The Electrolytic Capacitor
Electrolytic capacitors have been developed to achieve large capacities in small physical dimensions. To achieve this large capacity, a special dielectric is used. The capacity of a capacitor can be obtained with the following formula:
C = EA/d, where:
– A = plate’s surface
– d = separation between plates
– E = dielectric constant
The bigger the dielectric constant (E), the bigger the capacitance will be. The electrolytic capacitor is made of two aluminum foils, separated by an absorbent paper impregnated with electrolyte.
An electric current is forced to pass through the plates of the capacitor, generating a chemical reaction. This chemical reaction creates a layer of aluminum oxide (the dielectric). Look at the picture.
Physically, the electrolytic capacitor is located inside of a closed aluminum tube. It has a safety valve that opens when the electrolyte boils avoiding the risk of explosion.
The electrolytic capacitors have a voltage polarity requirement, so their terminals could not be reversed. Usually the correct polarity is indicated on the body of the capacitor. One disadvantage of the electrolytic capacitor is that the maximum voltage allowed on its terminals is not very high.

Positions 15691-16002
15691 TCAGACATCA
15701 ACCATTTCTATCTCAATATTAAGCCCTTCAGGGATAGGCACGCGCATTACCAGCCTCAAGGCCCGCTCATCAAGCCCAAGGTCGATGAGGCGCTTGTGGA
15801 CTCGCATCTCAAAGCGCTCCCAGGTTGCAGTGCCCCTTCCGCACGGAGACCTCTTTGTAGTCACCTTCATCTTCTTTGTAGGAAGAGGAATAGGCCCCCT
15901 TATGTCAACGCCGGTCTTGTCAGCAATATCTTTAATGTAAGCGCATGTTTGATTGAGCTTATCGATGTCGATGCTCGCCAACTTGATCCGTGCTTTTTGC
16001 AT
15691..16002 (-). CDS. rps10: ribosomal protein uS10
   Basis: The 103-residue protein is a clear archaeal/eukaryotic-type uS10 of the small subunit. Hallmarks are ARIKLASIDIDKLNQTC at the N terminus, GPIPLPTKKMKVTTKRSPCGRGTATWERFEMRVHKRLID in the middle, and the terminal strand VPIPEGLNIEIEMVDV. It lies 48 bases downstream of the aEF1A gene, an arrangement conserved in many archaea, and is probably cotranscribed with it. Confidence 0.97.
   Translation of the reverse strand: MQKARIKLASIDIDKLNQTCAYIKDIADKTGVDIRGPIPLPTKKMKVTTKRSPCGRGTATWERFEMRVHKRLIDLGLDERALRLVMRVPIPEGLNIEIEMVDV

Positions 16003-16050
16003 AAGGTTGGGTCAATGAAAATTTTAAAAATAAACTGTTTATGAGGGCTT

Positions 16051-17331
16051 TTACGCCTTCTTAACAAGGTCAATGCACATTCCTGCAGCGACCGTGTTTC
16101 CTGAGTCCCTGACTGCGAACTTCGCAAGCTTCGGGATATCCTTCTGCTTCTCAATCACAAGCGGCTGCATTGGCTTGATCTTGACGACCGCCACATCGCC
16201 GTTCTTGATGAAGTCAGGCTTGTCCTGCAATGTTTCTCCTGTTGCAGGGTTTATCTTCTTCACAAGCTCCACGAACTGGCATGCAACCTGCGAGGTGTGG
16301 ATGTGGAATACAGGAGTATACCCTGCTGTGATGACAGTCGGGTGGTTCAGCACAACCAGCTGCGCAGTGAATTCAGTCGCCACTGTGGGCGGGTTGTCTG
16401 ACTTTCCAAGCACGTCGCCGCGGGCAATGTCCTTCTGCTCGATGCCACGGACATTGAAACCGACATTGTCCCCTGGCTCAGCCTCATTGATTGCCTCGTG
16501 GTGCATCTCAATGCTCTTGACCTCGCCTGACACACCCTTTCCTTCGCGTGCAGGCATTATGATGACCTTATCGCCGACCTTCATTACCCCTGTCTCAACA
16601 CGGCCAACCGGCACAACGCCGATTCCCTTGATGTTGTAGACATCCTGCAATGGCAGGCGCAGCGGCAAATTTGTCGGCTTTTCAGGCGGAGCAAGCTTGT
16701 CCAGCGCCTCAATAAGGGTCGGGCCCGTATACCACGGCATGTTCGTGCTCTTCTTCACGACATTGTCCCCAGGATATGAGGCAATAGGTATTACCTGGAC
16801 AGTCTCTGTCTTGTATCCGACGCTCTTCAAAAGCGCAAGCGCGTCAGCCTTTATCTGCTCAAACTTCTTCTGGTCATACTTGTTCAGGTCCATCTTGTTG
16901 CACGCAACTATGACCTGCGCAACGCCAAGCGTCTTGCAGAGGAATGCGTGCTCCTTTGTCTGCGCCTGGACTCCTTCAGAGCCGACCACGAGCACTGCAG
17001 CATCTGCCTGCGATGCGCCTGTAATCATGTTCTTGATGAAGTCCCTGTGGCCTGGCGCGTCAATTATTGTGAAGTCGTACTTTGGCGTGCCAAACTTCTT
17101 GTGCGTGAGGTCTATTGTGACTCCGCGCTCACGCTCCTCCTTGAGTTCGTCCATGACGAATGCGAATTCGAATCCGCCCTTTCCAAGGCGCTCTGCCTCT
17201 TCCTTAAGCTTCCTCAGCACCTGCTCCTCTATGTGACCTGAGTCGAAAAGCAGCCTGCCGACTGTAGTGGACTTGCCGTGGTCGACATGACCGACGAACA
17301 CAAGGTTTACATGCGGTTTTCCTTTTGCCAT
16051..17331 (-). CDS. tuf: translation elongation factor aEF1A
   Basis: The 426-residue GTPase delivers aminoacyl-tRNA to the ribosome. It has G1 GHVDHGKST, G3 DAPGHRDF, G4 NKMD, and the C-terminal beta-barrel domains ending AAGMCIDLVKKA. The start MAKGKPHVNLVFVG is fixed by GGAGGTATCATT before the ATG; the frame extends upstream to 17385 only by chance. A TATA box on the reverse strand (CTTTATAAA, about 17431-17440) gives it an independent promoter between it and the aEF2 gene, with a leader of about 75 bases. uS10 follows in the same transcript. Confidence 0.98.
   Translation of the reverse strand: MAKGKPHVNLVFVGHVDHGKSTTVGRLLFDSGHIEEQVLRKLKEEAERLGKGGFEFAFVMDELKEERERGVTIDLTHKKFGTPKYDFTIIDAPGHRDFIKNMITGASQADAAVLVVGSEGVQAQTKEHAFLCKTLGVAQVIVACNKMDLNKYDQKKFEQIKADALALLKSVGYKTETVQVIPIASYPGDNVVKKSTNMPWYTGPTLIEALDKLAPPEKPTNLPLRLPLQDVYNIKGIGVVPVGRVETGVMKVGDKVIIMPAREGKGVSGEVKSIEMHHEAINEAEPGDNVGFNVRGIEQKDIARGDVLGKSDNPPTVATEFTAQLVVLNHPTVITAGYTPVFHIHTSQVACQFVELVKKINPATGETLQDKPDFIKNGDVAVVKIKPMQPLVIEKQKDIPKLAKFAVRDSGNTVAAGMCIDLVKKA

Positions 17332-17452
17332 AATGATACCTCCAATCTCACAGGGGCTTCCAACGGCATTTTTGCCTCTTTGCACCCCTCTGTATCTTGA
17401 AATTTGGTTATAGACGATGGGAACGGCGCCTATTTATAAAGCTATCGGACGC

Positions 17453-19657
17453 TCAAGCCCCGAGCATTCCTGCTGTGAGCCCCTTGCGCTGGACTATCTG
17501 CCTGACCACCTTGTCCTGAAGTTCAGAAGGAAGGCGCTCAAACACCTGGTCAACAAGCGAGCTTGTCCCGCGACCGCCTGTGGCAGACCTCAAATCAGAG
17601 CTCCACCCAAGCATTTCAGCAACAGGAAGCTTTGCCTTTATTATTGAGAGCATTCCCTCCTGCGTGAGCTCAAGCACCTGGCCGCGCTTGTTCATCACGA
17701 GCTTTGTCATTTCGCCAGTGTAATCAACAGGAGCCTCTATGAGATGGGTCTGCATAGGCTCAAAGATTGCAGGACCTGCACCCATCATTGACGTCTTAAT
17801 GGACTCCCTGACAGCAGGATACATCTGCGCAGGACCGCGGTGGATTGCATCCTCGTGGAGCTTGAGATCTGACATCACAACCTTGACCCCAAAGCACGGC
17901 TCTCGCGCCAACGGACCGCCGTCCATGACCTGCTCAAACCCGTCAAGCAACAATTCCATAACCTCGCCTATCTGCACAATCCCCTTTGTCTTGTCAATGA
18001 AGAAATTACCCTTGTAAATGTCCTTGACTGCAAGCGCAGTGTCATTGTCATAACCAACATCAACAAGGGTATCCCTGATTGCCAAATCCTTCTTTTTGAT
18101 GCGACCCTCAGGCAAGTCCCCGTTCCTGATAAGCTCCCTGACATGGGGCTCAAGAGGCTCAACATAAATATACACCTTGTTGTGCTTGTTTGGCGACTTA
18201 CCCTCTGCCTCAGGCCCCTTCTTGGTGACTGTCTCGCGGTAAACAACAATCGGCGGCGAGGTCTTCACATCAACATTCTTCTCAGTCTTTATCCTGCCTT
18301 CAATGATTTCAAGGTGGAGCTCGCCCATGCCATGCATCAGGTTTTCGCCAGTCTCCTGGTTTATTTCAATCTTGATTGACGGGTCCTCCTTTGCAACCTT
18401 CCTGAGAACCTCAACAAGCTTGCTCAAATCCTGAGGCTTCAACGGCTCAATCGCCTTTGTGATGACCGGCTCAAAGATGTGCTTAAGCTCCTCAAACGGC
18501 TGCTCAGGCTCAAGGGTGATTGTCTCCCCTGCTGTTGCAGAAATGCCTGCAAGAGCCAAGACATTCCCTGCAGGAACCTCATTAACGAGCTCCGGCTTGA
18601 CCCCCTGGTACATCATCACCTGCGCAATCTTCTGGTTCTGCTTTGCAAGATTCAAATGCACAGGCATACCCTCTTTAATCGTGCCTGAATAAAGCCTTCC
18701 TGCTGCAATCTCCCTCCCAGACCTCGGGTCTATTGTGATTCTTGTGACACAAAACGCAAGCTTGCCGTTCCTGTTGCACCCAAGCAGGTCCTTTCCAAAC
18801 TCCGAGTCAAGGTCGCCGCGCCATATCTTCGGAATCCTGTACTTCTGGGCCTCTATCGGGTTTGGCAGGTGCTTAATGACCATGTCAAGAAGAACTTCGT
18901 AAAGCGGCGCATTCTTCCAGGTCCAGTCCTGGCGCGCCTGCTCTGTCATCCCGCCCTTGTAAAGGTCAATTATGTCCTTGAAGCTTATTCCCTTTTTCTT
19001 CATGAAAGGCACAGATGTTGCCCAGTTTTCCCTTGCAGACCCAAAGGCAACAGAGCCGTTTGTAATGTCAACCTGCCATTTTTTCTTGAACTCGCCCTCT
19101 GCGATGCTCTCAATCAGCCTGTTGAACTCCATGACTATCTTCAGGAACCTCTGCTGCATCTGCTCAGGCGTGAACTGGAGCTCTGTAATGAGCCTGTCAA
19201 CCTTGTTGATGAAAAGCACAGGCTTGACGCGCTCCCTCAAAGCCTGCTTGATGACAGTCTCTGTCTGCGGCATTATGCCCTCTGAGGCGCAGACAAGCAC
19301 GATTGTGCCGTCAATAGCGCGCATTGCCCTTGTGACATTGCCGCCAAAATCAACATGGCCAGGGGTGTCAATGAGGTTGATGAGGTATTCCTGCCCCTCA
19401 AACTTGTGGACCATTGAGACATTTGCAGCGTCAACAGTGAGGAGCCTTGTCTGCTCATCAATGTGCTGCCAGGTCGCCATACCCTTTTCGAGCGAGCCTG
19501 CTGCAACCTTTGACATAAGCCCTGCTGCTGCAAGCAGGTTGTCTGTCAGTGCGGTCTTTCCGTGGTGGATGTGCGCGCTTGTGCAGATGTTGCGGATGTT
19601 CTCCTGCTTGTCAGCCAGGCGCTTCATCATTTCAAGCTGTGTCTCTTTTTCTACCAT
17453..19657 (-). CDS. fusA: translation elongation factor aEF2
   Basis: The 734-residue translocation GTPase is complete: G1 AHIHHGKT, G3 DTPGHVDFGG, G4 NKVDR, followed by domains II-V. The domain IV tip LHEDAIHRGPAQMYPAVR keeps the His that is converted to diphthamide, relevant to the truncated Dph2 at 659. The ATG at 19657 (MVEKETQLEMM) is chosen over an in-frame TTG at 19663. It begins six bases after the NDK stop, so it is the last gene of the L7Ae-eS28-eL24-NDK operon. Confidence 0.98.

When the capacitor is damaged, it is necessary to find another one with the same capacity and at least the same voltage (the same or higher), but … it is not recommended to use a capacitor with a voltage (manufacturing data) well above the damaged one, because a capacitor that is used with a voltage much lower than the voltage for which it was designed, causes that the layer of aluminum oxide (the dielectric) decreases until the capacitor fails.
Note: This type of capacitors must be used as soon as possible after their manufacturing.
An electrolytic capacitor must not have a long storage period. If this kind of capacitor does not receive a voltage, it begins to harm itself. (The layer of aluminum oxide begins to decrease). It’s a good idea to take into account the manufacture’s date.